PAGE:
Pyongyang’s growing concern with environmental degradation

picture via Rodong Sinmun

picture via Rodong Sinmun

We noted in a recent post that the North Korean state was taking active measures to decisively control the rural sector. One of the signs that led us to this conclusion was the state’s active enforcement of the de jure law limiting private plots to 30 pyeong (99 sq meters or 1065.6 square feet) per household, resulting in confiscation of cultivated lands in North Hamgyeong Province.

The policy’s timing is terrible. June is still early in the lean season and many people in rural areas were undoubtedly relying on the produce from the extra land to keep their families nourished (through direct consumption or the income acquired from sale of the crops) while waiting for the corn harvest in late August (and rice harvest in late September).

The state justified its sudden dedication to the rule of law by underscoring two key issues:

  • The private lots encroach on forests and cooperative farms, causing either environmental degradation or diminished output on cooperative farms
  • People with large private gardens are not spending enough time on the cooperative farms, which should be the people’s primary obligation

The consequences of this policy has already been felt in North Hamgyeong Province. There is one case in particular which captured the difficulties facing both the people and the state.

According to a Daily NK report from June 26, heavy rainfall in the region caused a rockslide which killed two people who were weeding on the slopes. There are several key factors that are worth noting from this tragedy:

  • Inside sources admit that this accident could have been prevented had there been trees on the hillside, revealing that deforestation is not simply a problem fabricated by the state to justify stricter control
  • The accident happened at night and the victims were unaware of their perilous situation. They were working in such dangerous conditions was because of their obligations on the cooperative farms during the day

While this is the most recent news of such an accident, the Daily NK noted that “anecdotal evidence from defectors over a number of years implies that the number [of victims from similar accidents] is considerable.”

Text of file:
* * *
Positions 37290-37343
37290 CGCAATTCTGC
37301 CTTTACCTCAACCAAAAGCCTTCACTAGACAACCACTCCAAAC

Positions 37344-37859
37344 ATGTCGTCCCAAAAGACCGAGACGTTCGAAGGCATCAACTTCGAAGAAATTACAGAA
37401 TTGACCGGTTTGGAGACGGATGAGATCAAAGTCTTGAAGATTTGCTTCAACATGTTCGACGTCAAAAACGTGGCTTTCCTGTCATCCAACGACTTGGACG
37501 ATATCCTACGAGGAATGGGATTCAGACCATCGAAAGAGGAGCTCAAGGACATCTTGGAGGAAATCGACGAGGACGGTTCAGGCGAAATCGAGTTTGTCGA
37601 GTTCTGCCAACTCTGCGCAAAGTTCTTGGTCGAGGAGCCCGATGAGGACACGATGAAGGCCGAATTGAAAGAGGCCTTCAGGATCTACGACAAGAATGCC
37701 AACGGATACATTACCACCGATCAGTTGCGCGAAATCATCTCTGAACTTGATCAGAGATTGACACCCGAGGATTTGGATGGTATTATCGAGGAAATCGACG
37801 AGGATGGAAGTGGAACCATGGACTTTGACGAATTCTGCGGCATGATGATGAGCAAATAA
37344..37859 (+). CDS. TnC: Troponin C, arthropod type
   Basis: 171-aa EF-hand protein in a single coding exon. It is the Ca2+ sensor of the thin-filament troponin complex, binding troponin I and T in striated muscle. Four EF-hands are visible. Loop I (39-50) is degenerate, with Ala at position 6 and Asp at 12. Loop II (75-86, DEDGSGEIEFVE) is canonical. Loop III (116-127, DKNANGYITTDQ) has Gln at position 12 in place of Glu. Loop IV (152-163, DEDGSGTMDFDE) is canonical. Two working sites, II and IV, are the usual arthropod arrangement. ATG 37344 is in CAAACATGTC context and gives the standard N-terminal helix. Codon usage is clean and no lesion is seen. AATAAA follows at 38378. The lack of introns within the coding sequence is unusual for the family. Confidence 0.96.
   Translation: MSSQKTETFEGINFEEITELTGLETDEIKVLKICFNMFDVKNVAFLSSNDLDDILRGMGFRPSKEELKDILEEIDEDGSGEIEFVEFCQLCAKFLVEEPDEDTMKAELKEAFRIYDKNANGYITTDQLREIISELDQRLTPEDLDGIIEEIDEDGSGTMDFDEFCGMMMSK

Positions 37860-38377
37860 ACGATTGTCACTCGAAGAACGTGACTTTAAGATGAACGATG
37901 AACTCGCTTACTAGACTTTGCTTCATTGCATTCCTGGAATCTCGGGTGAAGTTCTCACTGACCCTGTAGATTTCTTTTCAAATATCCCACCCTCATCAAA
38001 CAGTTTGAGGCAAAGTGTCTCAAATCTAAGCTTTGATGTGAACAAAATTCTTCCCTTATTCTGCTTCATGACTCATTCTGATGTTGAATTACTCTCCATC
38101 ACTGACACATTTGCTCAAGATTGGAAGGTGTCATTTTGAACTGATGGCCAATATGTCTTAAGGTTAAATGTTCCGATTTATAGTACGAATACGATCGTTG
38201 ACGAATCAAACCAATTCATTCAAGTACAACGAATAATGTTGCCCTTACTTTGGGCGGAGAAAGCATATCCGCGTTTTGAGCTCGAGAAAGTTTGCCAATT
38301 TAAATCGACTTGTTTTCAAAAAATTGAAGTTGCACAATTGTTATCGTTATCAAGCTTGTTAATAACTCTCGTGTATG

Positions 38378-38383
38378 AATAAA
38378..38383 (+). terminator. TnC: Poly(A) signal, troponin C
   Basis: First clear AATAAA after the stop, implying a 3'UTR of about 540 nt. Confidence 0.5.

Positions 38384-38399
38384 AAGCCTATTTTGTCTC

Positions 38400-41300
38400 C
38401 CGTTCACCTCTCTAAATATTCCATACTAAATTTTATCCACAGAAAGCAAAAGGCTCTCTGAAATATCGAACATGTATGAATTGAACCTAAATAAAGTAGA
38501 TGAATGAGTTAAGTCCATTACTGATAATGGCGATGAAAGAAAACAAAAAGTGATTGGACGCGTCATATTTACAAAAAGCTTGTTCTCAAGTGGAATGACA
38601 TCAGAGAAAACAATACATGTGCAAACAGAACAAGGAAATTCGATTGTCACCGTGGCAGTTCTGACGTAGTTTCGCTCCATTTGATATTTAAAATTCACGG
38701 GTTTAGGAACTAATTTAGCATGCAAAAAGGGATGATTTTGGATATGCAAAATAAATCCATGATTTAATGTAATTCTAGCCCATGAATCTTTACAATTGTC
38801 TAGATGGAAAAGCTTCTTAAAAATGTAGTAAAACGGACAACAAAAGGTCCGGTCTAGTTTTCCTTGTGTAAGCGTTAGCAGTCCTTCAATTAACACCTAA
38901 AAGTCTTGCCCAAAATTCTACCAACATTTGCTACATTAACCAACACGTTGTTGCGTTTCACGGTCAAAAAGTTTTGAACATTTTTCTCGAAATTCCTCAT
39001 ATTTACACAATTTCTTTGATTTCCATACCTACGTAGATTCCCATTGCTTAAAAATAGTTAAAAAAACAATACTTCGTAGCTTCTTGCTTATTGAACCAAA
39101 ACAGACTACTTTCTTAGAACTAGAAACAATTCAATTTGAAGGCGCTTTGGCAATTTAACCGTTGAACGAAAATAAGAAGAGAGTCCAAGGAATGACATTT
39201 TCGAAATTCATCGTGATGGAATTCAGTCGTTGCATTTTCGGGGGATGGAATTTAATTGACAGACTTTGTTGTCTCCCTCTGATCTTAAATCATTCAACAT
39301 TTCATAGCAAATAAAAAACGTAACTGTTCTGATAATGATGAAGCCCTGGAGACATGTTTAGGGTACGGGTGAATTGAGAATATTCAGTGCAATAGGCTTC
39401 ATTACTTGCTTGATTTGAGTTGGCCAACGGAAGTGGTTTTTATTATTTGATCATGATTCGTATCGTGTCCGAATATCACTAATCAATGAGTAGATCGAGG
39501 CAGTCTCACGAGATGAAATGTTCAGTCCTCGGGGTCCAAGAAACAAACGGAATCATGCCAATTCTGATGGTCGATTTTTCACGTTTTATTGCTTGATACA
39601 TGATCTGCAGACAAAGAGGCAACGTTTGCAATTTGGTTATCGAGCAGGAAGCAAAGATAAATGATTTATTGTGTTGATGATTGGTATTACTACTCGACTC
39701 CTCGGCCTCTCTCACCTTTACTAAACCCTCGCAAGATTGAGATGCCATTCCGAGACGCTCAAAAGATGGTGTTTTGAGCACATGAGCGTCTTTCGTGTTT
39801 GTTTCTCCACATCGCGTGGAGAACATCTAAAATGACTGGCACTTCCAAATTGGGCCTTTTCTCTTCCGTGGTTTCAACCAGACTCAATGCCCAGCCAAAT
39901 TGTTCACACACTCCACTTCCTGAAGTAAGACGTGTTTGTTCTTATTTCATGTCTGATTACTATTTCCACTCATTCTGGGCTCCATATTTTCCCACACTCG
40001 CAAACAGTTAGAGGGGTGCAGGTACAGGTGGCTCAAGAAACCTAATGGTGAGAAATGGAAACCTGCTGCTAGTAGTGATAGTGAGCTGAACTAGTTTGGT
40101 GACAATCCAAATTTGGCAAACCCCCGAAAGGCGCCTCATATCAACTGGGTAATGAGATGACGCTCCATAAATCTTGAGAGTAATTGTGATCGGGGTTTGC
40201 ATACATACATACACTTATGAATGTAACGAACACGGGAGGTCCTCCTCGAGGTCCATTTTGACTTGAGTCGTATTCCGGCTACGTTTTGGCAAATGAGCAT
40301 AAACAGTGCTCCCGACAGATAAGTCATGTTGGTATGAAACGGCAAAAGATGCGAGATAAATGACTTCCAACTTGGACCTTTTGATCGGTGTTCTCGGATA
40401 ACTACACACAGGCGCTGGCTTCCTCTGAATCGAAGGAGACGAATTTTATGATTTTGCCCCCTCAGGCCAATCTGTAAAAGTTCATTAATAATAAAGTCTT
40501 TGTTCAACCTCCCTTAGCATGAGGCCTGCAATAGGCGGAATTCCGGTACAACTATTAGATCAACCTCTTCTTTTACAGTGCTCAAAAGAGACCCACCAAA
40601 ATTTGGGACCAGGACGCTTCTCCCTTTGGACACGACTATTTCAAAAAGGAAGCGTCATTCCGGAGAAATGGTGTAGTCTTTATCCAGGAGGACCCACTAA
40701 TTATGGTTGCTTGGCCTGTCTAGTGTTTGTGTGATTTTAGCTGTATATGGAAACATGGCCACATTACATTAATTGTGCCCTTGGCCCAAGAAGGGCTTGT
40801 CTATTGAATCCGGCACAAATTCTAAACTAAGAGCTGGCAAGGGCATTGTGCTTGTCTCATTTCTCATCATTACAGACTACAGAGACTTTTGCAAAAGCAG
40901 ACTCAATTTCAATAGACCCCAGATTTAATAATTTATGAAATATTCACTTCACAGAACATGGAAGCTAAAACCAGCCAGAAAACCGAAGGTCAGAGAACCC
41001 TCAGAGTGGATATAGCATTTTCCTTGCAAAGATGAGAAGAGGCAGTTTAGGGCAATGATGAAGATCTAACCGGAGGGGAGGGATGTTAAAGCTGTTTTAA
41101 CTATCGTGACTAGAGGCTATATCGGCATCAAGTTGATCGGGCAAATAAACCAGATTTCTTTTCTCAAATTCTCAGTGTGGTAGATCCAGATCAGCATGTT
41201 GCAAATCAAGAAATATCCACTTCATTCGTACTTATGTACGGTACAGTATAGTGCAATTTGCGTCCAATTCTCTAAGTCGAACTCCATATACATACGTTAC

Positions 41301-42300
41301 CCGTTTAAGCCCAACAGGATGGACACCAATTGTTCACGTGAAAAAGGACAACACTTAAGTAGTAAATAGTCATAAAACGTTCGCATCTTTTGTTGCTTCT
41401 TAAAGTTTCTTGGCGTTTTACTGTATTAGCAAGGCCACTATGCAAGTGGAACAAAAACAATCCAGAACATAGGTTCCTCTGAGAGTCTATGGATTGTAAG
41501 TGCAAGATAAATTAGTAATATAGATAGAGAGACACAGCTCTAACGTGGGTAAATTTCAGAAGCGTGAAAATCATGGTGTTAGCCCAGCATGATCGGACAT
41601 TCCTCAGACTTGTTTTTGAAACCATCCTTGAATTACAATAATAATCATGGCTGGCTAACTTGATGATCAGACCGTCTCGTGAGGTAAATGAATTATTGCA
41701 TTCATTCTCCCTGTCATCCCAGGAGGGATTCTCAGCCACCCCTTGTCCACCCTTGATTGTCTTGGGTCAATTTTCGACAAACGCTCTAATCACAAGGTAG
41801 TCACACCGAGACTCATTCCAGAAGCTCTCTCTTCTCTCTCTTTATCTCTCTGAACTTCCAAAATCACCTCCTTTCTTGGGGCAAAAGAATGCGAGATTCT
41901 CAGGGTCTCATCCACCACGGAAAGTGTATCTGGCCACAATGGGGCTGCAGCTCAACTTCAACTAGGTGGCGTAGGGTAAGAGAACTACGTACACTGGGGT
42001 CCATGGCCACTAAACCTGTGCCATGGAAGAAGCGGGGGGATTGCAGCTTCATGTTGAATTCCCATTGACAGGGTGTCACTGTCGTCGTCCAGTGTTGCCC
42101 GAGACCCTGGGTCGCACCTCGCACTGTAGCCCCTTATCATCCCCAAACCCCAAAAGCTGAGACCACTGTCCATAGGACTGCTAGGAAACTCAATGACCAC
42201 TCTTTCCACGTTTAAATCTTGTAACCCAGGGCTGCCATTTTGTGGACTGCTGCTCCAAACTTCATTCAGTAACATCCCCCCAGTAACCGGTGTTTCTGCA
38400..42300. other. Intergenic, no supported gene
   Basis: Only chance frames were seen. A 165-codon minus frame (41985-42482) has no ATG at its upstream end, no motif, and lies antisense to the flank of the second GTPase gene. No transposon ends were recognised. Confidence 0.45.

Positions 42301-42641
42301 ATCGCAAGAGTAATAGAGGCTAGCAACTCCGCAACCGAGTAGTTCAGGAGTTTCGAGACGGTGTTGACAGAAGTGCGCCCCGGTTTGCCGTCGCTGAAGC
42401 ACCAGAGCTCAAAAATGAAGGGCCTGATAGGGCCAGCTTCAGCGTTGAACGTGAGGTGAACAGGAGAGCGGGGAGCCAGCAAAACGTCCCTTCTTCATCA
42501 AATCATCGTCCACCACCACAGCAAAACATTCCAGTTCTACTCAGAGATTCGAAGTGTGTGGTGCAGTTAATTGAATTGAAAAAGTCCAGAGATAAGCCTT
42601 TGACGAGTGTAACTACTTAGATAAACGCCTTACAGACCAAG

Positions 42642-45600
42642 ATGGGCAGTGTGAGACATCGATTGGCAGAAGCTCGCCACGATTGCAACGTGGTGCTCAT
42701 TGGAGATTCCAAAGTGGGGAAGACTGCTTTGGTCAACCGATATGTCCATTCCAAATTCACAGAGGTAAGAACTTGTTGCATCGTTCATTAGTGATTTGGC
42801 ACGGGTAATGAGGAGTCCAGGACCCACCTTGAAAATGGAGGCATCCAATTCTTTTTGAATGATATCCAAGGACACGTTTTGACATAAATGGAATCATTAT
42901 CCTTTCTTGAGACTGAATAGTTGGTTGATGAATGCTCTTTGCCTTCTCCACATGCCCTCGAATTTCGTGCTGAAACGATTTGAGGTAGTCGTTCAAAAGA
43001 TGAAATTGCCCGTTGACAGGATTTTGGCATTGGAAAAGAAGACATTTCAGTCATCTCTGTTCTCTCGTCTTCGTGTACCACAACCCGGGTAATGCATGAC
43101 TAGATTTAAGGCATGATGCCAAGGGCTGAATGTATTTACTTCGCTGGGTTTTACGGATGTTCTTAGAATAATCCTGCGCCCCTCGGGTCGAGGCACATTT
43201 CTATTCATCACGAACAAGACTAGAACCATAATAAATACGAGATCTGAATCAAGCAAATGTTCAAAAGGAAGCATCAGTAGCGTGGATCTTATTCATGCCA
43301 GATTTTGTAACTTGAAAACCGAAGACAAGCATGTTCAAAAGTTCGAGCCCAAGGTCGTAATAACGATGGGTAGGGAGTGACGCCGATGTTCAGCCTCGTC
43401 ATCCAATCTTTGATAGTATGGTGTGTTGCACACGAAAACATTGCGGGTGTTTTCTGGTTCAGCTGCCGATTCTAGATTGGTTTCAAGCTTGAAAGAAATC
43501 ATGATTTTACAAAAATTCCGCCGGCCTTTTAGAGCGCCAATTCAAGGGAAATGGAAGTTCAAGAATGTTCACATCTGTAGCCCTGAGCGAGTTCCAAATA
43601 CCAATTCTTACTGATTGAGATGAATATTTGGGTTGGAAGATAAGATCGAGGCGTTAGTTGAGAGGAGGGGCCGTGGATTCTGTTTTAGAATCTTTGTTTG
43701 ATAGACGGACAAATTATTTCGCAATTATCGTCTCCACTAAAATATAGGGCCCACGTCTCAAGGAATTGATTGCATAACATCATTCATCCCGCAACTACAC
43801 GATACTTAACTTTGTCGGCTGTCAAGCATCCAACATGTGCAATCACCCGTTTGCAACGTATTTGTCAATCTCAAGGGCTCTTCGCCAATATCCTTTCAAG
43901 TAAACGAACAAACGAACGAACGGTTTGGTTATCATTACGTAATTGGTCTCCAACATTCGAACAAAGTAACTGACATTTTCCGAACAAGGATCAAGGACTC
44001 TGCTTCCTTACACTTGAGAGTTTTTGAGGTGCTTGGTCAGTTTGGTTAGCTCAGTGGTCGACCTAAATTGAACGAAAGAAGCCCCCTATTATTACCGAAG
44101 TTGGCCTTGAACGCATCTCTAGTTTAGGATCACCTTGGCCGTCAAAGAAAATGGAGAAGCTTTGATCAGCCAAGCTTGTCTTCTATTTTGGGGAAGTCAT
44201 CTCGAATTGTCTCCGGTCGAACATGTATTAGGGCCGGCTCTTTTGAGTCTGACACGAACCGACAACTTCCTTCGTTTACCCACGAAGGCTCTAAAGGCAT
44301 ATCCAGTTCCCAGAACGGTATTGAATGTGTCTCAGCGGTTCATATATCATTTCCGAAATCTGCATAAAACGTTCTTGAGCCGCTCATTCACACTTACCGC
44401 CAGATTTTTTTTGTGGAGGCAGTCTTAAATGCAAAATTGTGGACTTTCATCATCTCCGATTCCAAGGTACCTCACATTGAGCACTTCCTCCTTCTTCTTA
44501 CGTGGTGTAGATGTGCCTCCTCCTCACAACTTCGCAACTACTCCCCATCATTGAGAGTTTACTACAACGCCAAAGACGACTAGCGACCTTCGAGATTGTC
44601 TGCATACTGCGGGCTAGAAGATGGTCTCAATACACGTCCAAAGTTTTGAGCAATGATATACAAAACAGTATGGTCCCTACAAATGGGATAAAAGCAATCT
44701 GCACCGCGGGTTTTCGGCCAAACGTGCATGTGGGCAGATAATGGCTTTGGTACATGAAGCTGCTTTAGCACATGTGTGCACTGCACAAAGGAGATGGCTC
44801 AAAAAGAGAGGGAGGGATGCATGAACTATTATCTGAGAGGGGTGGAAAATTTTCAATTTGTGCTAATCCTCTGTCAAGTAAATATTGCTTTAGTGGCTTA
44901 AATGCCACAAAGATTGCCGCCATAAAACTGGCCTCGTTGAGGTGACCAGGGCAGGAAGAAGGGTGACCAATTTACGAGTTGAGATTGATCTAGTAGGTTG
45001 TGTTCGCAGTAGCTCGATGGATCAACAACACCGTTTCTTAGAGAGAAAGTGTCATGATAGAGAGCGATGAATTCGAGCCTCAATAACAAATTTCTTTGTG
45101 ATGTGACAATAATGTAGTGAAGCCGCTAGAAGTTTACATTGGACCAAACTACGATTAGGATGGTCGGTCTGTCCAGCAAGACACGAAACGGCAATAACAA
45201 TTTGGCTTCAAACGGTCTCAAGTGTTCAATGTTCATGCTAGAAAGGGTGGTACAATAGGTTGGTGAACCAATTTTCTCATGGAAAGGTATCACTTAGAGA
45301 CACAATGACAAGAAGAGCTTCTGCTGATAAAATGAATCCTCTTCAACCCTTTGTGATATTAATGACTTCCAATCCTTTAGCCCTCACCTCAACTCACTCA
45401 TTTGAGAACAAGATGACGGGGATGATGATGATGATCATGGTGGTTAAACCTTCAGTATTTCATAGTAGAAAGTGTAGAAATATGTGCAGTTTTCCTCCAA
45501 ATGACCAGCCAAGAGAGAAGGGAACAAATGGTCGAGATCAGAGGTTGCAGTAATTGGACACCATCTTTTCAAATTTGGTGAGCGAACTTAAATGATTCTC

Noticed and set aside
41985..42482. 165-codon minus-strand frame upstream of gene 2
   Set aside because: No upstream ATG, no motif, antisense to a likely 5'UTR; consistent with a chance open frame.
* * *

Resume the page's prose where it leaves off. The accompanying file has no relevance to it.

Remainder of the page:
What this tells us is that forcing people to work more hours on the cooperative farms does not effectively discourage work on private plots. Instead, people simply opt to increase manhours to extend their labor input on their chief source of income/consumption (see Chayanov). Furthermore, the farmers are still well within their rights to cultivate hillsides and exacerbate erosion as long as his or her property is under the allotted 30 pyeong limit. Therefore, without an active and coordinated effort by the state to engage in reforestation, the environmental impact of the last 20+ years cannot be reversed.

Rice & Iron would recommend the following measures to Pyongyang:

  • The state should invest in reforestation efforts.
  • At the same time, rural communities should be allowed to privately cultivate more land and be allotted portions of state-owned farmland away from areas like hillsides which are more vulnerable to soil erosion. This might mean shrinking the size of the cooperative farms.
  • Extend legal protection for private ownership (and sale) of the agricultural output from these plots. This should incentivize greater output and diminish the need for people to extend their plots into environmentally sensitive areas.

Luckily for North Korea, one recent development has given the country a boost in pursuing the first step. Despite the sanctions imposed on Pyongyang by Seoul since 2010 (May 24 Measure), which prohibited South Korean NGOs from operating in North Korea, the Ministry of Unification has allowed the environment organization “Nation’s Forest” (겨레의숲) to assist the North Korean state in combatting tree pests in Taesong (where the Revolutionary Martyrs’ Cemetery is located) and Yongak Mountains in Pyongyang, Kumgang Mountain in Kangwon Province, and Myohyang Mountain in North Pyongan Province.

Hopefully, this cooperation between the Koreas on the environmental front will develop into more extensive projects like reforestation. Meanwhile, it would be nice to see some efforts by the state on the economic front to secure not only a more prosperous future for farmers, but also a safer one.

On that note, we leave you with a recent episode of NPR’s Planet Money about the birth of market capitalism in North Hamgyeong Province, featuring commentary by Andrei Lankov. Although its analysis of the famine is very rudimentary, leaving out critical details that we take great care in exploring, Planet Money weaves a wonderfully informative narrative on this critical time period. You can find the program here

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About Yong Kwon

Analyst of international relations, writer of history, observer of North Korea's food and monetary policies, and Korea blogger for the Diplomat
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